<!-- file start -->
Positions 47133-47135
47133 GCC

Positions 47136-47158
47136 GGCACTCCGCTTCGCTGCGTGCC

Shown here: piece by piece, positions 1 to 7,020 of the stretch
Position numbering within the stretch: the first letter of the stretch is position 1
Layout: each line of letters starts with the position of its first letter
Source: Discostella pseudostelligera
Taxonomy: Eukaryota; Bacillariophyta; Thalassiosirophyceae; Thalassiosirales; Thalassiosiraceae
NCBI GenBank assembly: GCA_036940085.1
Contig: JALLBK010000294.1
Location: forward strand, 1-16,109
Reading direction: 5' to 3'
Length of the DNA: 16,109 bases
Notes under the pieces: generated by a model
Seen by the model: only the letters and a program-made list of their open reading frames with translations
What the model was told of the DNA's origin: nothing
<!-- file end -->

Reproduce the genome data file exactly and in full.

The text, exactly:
Positions 47133-47135
47133 GCC

Positions 47136-47158
47136 GGCACTCCGCTTCGCTGCGTGCC

Shown here: piece by piece, positions 1 to 7,020 of the stretch
Position numbering within the stretch: the first letter of the stretch is position 1
Layout: each line of letters starts with the position of its first letter
Source: Discostella pseudostelligera
Taxonomy: Eukaryota; Bacillariophyta; Thalassiosirophyceae; Thalassiosirales; Thalassiosiraceae
NCBI GenBank assembly: GCA_036940085.1
Contig: JALLBK010000294.1
Location: forward strand, 1-16,109
Reading direction: 5' to 3'
Length of the DNA: 16,109 bases
Notes under the pieces: generated by a model
Seen by the model: only the letters and a program-made list of their open reading frames with translations
What the model was told of the DNA's origin: nothing